So here’s the backstory: NASA recently announced the discovery of Alpha Centauri Bb, an Earth-sized exoplanet that’s right next door, cosmically speaking. It’s a low-mass planet, and the star it orbits is relatively sun-like — just like home! So when do we get to go visit?
But we may have gotten a little ahead of ourselves. Did we mention that Alpha Centauri Bb has a surface temperature of around 1,230 degrees Celsius? And that its planetary year is a dizzyingly fast 3.2 days? And that it’s extremely rocky? Never fear, says Johns Hopkins APL planetary scientist Ralph McNutt, who says that there may well be another, more habitable Earth-twin in the cosmic neighborhood. McNutt got buckets of money from NASA to develop an “innovative interstellar explorer,” whose launch window opens exactly two years from yesterday.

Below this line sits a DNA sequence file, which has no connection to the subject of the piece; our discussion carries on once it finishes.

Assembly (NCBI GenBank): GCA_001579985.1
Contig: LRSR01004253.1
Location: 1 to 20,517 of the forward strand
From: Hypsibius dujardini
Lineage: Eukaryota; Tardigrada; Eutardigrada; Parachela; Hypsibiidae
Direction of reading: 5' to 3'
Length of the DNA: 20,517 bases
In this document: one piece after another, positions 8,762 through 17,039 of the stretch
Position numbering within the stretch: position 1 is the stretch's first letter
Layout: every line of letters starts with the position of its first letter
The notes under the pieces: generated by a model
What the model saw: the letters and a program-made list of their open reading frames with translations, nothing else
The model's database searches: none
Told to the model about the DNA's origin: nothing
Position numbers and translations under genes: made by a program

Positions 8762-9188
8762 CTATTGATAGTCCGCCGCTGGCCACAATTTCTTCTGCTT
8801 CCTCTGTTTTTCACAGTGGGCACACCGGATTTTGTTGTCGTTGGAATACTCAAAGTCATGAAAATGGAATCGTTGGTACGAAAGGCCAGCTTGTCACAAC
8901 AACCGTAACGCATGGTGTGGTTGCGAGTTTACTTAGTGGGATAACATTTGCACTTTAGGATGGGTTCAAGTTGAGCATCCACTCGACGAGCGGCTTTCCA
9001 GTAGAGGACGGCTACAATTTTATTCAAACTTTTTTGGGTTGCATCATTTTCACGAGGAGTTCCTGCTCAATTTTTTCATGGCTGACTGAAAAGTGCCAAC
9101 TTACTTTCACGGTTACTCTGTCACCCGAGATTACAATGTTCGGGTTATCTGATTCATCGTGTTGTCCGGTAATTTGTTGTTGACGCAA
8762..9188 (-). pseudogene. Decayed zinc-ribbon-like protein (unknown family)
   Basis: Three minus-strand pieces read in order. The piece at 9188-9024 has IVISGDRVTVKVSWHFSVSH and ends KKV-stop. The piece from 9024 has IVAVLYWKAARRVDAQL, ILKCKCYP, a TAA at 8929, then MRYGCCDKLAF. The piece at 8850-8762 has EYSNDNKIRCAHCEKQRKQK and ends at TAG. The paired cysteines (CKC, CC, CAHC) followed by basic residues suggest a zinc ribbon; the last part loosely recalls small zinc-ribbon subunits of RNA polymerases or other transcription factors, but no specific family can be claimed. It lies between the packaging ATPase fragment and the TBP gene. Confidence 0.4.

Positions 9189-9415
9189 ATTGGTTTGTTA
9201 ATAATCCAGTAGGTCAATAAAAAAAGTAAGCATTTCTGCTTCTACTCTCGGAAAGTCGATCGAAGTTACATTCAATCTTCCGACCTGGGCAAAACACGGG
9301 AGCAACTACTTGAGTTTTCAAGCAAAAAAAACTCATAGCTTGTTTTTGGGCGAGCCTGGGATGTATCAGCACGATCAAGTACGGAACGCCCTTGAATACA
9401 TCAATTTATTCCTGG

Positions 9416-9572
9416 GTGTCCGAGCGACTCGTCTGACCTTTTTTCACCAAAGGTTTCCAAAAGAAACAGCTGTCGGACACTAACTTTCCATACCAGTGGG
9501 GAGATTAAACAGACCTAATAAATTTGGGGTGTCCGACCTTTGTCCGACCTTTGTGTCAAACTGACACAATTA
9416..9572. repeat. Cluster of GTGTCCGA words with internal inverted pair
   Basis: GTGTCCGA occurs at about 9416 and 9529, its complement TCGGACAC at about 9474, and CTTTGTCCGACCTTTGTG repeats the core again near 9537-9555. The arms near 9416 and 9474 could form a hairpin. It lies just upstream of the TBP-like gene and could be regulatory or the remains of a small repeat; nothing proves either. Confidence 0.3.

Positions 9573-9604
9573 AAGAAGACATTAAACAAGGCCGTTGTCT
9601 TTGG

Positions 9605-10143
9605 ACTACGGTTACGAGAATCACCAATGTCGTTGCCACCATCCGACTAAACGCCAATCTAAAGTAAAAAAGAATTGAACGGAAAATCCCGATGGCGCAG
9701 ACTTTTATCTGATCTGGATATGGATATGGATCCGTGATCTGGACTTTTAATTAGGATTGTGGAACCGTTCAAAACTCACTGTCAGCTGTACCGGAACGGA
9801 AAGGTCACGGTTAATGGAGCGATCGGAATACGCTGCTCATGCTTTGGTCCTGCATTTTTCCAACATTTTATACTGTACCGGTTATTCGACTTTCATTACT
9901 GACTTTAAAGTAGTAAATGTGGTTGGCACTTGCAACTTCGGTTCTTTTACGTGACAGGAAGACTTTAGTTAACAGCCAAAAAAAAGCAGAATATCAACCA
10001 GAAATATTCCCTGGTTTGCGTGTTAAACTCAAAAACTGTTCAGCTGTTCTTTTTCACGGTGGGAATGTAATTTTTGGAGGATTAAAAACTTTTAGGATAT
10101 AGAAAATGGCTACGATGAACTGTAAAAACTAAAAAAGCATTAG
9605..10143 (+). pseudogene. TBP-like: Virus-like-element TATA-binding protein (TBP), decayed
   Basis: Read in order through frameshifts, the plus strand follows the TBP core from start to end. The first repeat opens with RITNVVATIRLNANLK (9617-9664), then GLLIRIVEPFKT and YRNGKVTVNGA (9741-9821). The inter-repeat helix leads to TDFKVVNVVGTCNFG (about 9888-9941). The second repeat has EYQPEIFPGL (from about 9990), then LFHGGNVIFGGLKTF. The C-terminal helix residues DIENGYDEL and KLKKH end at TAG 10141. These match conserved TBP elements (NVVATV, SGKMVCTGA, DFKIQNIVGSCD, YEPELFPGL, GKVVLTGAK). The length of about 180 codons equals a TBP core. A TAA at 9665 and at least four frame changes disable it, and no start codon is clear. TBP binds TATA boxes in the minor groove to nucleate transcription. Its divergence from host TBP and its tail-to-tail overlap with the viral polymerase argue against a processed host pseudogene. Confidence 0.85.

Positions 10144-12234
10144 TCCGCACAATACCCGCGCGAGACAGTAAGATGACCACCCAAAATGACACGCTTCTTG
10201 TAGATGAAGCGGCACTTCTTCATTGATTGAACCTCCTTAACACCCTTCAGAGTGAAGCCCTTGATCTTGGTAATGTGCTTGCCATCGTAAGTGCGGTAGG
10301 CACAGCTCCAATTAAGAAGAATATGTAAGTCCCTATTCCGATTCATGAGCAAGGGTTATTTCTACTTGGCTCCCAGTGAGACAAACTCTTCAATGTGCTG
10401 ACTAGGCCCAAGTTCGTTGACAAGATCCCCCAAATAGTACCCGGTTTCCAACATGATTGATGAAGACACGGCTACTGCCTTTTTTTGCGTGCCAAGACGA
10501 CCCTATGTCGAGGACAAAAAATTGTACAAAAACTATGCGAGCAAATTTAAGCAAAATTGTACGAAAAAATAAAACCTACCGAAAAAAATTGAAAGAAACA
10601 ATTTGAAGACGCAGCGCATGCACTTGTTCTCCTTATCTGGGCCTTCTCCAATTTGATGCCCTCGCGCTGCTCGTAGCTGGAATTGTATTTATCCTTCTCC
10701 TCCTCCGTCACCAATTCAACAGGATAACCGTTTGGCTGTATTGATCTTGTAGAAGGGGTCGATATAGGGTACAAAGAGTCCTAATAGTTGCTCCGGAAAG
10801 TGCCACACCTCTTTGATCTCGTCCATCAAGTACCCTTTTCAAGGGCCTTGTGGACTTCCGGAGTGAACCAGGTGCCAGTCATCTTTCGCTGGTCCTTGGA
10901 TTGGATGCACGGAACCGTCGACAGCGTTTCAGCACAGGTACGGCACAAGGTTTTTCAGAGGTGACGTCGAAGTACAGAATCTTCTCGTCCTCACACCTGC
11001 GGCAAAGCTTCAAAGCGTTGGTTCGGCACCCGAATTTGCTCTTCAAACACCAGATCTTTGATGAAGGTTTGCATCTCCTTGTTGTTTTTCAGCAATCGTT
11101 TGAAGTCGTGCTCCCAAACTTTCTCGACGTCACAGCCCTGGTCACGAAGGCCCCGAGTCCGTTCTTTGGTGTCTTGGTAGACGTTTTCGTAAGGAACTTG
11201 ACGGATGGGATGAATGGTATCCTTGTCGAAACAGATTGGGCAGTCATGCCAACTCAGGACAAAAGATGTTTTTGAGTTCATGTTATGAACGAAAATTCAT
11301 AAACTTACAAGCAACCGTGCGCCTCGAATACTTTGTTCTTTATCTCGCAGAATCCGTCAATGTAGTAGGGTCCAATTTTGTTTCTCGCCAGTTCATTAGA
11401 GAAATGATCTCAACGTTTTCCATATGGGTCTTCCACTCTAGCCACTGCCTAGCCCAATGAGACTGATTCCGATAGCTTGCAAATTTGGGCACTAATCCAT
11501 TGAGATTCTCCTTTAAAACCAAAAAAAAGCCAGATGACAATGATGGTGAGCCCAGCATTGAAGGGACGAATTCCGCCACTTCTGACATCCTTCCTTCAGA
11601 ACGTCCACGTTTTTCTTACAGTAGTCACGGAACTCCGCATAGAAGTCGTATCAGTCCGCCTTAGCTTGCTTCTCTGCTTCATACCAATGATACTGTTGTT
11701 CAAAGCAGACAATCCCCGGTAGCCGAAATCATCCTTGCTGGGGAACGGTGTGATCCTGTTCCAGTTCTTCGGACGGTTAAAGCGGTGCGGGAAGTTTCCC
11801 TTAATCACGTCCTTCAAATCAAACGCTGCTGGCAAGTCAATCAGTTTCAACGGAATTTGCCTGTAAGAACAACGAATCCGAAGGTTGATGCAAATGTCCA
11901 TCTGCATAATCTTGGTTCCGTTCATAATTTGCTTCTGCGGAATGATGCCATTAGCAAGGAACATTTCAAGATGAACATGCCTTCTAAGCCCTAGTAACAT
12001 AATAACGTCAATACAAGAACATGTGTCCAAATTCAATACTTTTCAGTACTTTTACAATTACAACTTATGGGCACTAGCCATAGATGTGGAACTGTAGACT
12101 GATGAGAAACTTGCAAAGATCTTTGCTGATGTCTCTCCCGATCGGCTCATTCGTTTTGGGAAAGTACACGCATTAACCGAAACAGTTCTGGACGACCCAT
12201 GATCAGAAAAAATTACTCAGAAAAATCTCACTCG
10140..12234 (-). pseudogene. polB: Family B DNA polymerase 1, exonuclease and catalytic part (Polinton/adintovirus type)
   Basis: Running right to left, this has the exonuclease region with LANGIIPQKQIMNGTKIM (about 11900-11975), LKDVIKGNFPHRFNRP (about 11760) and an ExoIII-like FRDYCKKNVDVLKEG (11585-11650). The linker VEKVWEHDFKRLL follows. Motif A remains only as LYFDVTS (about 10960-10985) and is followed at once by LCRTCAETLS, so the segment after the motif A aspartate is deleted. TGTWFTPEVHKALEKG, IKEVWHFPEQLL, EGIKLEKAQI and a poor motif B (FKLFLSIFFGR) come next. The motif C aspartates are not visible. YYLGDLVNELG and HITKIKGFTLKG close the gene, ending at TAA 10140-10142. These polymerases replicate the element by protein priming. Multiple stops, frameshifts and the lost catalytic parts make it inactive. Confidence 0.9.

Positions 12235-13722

But don’t start packing your bags yet; as Nature says, “Even when launched by one of the most powerful rockets on Earth, boosted by a gravitational slingshot around Jupiter, and further accelerated by a radioisotope thruster, that probe would take about 28,000 years to reach α Centauri.”